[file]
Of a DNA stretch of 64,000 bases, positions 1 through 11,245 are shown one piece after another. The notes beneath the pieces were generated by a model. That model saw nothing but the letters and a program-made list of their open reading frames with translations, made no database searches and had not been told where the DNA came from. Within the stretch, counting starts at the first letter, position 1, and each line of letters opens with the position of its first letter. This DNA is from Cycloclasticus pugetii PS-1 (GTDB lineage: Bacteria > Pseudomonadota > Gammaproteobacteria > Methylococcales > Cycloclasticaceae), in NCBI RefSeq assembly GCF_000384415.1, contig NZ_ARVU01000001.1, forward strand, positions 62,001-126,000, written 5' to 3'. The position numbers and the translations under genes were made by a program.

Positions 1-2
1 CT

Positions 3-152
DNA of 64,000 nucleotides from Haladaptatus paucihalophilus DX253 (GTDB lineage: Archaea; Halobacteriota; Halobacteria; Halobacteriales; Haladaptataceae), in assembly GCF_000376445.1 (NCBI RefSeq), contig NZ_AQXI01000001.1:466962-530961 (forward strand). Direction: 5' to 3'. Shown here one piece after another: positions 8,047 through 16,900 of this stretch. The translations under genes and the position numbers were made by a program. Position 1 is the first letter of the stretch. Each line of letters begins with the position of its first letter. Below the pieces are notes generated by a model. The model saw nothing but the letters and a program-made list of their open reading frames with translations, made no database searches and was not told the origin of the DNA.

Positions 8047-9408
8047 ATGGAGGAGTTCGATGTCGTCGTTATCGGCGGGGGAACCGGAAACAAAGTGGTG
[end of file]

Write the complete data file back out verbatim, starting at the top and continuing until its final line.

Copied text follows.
Of a DNA stretch of 64,000 bases, positions 1 through 11,245 are shown one piece after another. The notes beneath the pieces were generated by a model. That model saw nothing but the letters and a program-made list of their open reading frames with translations, made no database searches and had not been told where the DNA came from. Within the stretch, counting starts at the first letter, position 1, and each line of letters opens with the position of its first letter. This DNA is from Cycloclasticus pugetii PS-1 (GTDB lineage: Bacteria > Pseudomonadota > Gammaproteobacteria > Methylococcales > Cycloclasticaceae), in NCBI RefSeq assembly GCF_000384415.1, contig NZ_ARVU01000001.1, forward strand, positions 62,001-126,000, written 5' to 3'. The position numbers and the translations under genes were made by a program.

Positions 1-2
1 CT

Positions 3-152
DNA of 64,000 nucleotides from Haladaptatus paucihalophilus DX253 (GTDB lineage: Archaea; Halobacteriota; Halobacteria; Halobacteriales; Haladaptataceae), in assembly GCF_000376445.1 (NCBI RefSeq), contig NZ_AQXI01000001.1:466962-530961 (forward strand). Direction: 5' to 3'. Shown here one piece after another: positions 8,047 through 16,900 of this stretch. The translations under genes and the position numbers were made by a program. Position 1 is the first letter of the stretch. Each line of letters begins with the position of its first letter. Below the pieces are notes generated by a model. The model saw nothing but the letters and a program-made list of their open reading frames with translations, made no database searches and was not told the origin of the DNA.

Positions 8047-9408
8047 ATGGAGGAGTTCGATGTCGTCGTTATCGGCGGGGGAACCGGAAACAAAGTGGTG